The New York Times is distressed that the city is suffering a plague of threatening bums:
…a growing number of homeless encampments in the city’s parks, traffic squares and plazas. The attendant behavior — like public urination, sleeping on benches and violating the blanket 1 a.m. parks curfew — has led to tensions with neighboring communities.
We confess we only skimmed the article, but for years the Times attributed all the phenomena of urban homeless to the administration of George W. Bush. If they’re still doing that, like some others seem to do for their problems, we missed it in this one.
But they go to great lengths not to tie any of the trouble to the city’s bum-friendly government, which the Times itself pulled out all stops to help elect.
Over all, the city’s homeless population is at a record high, with 57,676 people living in shelters as of early November, in addition to the growing numbers on the streets. In the past month, Mayor Bill de Blasio’s office has convened an interagency task force to address the issue. As part of that effort, the city has identified 25 sites where the street homeless are congregating in large numbers. The sites include parks, private buildings, vacant lots and bridges, which have become priorities for the outreach teams who fan out across the city’s five boroughs daily to engage people living on the streets.
“We go out and talk to the homeless and ask them what they wanted because we assumed that if they were avoiding the shelter system then that wasn’t an attractive option,” said Jody Rudin, the deputy commissioner for adult services for the Department of Homeless Services.
That is so Manhattan. “Yes, Chauncey, we went to have a dialogue with the indigent-Americans in the Hooverville in the park. We were going to lay some of that good old New York Times patent Tikkun Olam on them. But we couldn’t make hide nor hair of what those gentlemen were saying.”
We’d just like to observe, from our lowly station in life, marked as it is by the absence of even a single Ivy League degree, that expecting to get rational responses from insane people is a suboptimal course of action, rather unlikely to be crowned by success.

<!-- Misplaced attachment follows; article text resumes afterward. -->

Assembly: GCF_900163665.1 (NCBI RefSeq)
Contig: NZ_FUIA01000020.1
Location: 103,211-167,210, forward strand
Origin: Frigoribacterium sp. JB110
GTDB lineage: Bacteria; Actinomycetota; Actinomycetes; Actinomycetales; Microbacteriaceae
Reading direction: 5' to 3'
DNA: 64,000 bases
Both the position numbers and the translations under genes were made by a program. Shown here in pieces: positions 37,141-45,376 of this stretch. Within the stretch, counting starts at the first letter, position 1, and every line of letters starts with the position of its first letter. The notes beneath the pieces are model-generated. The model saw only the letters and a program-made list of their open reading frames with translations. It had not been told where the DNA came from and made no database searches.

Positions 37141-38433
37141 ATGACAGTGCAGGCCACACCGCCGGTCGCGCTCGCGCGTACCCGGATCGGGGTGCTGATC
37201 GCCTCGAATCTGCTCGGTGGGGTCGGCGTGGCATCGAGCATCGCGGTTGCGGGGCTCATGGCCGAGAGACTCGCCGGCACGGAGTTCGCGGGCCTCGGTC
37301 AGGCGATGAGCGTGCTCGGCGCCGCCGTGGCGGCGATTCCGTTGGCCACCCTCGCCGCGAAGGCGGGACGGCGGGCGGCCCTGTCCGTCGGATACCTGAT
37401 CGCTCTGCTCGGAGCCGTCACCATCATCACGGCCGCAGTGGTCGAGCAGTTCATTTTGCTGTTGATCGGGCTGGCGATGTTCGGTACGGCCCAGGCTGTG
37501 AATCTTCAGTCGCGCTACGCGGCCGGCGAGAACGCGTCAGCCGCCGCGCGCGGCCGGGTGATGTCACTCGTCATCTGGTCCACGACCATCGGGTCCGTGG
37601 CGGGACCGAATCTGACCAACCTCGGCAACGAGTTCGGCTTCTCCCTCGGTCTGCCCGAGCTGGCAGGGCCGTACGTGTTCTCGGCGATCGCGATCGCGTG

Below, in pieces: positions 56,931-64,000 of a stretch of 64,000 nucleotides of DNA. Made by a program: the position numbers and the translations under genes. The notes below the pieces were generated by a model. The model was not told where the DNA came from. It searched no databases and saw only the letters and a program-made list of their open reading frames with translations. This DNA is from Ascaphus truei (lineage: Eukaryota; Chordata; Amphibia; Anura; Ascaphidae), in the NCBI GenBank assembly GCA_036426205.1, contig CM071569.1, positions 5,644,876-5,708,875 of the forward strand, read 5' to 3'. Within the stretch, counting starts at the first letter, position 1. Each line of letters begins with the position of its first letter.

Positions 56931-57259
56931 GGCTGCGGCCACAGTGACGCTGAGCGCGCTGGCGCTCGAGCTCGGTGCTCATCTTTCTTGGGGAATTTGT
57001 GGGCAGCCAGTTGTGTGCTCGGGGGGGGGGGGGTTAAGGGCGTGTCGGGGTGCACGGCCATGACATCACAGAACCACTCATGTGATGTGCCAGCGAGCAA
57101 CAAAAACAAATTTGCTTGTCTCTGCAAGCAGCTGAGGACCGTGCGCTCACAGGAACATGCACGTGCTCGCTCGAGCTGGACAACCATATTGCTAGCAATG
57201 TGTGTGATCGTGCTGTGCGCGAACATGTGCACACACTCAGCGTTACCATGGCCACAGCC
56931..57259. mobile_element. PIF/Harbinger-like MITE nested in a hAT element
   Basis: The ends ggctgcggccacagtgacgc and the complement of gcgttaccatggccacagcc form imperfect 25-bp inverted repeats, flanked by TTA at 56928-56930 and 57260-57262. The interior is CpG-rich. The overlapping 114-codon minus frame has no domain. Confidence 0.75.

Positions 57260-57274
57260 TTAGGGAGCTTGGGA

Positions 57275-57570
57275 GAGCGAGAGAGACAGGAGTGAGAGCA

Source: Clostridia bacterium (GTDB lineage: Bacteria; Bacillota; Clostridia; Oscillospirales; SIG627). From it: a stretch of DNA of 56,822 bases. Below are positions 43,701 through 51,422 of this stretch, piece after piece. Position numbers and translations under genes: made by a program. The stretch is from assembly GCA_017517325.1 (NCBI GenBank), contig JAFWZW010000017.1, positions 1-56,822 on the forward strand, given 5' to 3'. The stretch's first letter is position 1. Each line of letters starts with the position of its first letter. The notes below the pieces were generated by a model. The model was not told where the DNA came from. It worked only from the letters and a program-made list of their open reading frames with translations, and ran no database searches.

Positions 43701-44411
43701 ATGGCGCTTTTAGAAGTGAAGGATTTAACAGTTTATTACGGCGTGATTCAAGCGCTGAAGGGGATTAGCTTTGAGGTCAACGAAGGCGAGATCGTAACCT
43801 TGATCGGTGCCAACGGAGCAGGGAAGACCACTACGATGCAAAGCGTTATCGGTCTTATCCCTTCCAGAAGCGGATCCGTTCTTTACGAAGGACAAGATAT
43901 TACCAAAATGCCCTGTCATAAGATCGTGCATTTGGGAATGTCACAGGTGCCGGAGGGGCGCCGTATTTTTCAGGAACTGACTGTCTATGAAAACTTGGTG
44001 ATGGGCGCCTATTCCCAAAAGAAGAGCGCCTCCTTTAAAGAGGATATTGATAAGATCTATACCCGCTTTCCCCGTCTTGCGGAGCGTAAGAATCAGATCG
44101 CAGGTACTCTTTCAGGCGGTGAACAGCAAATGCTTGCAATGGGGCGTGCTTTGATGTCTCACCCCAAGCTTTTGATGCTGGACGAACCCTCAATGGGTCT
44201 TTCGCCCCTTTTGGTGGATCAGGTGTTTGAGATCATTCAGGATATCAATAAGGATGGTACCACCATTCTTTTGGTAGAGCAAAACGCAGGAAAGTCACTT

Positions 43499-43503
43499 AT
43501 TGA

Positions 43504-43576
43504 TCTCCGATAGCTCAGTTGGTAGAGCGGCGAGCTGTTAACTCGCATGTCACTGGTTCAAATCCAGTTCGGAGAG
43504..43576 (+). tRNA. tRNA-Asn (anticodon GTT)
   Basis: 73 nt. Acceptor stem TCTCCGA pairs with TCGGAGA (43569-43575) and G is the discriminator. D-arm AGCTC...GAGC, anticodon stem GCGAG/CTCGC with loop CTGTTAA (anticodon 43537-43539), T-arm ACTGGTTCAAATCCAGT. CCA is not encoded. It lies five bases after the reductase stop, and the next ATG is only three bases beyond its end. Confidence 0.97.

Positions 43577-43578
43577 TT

In the past year, about a dozen parks seem to have become magnets for homeless people. Sometimes, it is because of their proximity to refuges that suddenly became off-limits, as was the case when the George Washington Bridge Bus Station in Upper Manhattan, closed in August for renovations.
Suddenly, neighborhood residents noticed an influx of homeless men and women into Juan Pablo Duarte Square, a sliver of green several blocks south of the station. People chained their shopping carts to the wrought-iron fencing in the square and slept in cardboard boxes there.
“Their” shopping carts? We’re not sure the expropriated markets would agree, the filthy capitalist pigs. Power to the people, right on! But we digress.
We’re sure this flowering of the fragrant ones had nothing to do with the instructions that went out to police to stop enforcing laws against petty crimes. That certainly would not encourage petty criminals, sane or insane.
Then there’s that guy, who (emphasis ours) may explain why some people fear the homeless, and why the rational approach is one that these New Yorkers have never seemed to consider, locking the beggars up. Charles Cephus is that guy:
“The parks offer solace for me,” said Charles Cephus, 41, who was walking through Harlem River Park on a recent evening.
Mr. Cephus, who said he had served 21 years in prison for second-degree murder, is now living in a shelter on Wards Island and trying to put his plumbing skills to use. Earlier in the day, he had taken a nap on a bench in Marcus Garvey Park, also in Harlem. “No one bothers me in the parks,” he said.
The answer to this problem, and a very large part of the violent crime problem, is simple, although it’s not easy: reinstitutionalize the mentally ill. Reform involuntary commitment laws, removing some of the unrealistic civil-libertarian obstacles. Develop involuntary outpatient commitment protocols.
Further, one is reminded of this:
And the Gods of the Copybook Headings said: “If you don’t work you die.”
And execute the goddamn murderers, or keep them in jail forever. How hard is that? Charles Cephus would not be blighting a park and terrifying citizens if New York had done the right thing in the first place.
Exit comment: this may be news to the New York Times, where household problems are addressed by “call the co-op maintenance office and complain, and complain,” but no one trying to “put his plumbing skills to use,” does it by spending the day napping and loafing on a bench in Marcus Garvey Park.